Author Topic: My first yeast starter - questions!  (Read 9477 times)

Offline bluesman

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Re: My first yeast starter - questions!
« Reply #30 on: February 14, 2011, 09:38:06 AM »
I like to prepare starters with DME and water to a S.G.=1.020-1.030.

I use approximately .75lb DME to 1 gallon of water which will make approx 30GU's or 1.030 after boiling for 10 min. This ratio of DME to water seems to give me the best results.

I then chill the starter wort down to the mid 60's and pitch a vial, smack pack or about 2-3 Tbsp slurry and put on a stir plate for a few days. The starter wort is then cold crashed to drop out all of the yeast into a cake on the bottom of the flask or container.

When I'm ready to pitch the yeast into my beer wort, I'll remove the starter from the refrigerator several hours prior to pitching and decant the spent wort and only pitch the yeast cake.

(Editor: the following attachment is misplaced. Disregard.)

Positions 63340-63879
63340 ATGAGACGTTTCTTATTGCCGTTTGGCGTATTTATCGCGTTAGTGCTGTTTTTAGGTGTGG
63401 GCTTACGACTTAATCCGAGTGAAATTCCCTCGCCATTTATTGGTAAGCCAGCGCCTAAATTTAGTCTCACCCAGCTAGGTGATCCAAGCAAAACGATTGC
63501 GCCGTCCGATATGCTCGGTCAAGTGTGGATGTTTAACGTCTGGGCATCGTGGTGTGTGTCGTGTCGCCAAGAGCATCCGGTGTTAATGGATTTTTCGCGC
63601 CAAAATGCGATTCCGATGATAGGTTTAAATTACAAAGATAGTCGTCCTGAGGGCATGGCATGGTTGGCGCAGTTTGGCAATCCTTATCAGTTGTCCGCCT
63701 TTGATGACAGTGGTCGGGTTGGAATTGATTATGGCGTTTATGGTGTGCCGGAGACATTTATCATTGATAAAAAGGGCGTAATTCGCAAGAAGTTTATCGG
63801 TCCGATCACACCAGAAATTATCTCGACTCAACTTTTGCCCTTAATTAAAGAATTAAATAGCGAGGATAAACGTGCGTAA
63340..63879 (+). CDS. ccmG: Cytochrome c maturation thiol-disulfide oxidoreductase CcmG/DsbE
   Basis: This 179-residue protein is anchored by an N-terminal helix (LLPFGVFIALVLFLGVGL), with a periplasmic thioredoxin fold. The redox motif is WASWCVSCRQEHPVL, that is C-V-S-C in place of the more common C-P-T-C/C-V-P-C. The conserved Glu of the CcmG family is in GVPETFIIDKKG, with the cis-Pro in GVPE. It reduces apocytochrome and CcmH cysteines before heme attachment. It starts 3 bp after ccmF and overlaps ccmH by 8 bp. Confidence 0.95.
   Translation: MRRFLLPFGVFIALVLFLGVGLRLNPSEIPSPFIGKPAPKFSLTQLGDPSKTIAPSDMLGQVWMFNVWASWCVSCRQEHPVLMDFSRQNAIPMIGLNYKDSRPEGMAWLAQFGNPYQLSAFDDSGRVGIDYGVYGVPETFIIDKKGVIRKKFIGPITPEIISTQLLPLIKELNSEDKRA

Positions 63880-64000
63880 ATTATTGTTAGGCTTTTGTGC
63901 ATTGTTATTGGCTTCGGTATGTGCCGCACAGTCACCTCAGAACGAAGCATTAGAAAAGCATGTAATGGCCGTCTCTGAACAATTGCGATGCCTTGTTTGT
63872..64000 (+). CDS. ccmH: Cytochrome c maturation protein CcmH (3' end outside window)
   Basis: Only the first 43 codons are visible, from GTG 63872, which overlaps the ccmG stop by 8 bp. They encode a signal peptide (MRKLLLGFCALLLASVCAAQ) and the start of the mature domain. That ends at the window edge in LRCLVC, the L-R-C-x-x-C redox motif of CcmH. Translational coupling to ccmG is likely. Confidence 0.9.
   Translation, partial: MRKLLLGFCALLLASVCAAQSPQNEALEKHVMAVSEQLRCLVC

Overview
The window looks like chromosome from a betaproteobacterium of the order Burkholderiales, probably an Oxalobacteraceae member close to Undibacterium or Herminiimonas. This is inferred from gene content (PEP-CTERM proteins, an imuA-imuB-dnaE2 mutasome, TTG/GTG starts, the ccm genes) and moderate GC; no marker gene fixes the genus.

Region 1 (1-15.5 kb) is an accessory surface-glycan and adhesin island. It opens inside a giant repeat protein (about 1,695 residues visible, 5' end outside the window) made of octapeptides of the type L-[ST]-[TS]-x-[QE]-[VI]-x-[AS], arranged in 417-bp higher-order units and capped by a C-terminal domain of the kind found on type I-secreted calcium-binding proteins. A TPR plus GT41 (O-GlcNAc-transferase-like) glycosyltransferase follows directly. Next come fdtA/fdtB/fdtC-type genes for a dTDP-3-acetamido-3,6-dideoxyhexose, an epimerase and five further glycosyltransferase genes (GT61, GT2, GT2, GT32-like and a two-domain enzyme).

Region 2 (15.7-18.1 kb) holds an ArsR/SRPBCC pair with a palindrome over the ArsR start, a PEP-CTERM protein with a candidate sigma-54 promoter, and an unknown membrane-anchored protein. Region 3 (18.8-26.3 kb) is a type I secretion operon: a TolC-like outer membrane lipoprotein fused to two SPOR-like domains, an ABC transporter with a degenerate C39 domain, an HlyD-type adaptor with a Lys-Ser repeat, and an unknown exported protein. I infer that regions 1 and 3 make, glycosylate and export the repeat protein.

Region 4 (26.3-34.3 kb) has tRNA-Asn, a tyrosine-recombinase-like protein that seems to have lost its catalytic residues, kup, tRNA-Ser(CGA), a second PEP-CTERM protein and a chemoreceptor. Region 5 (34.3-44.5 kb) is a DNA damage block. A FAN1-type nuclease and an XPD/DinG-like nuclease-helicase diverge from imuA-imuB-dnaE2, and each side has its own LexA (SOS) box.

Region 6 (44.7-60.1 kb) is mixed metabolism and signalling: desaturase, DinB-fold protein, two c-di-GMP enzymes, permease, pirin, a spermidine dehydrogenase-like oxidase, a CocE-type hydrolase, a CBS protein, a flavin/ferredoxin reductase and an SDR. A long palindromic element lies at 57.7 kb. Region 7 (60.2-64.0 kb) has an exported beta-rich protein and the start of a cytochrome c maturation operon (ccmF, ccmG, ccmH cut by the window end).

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Offline morticaixavier

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Re: My first yeast starter - questions!
« Reply #31 on: February 14, 2011, 10:03:09 AM »
All this talk about starters and cold crashing brings up a question for me. If you are doing a starter for a hefeweizen wouldn't cold crashing and decanting select for the more floculant yeasts? thus causing your hefe to be to clear? (mitout hefe instead of mit?)

Offline punatic

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Re: My first yeast starter - questions!
« Reply #32 on: February 14, 2011, 10:05:21 AM »

 ::)
 I'm no mathmagician or scientist, but you don't need to be to figure out the DME volume and weight issue.
We're still waiting on the cold pitching lag time theory...
Macros, micros and brewpubs are doing it and they have the most to lose if something goes wrong due to increased lag times.

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Offline maxieboy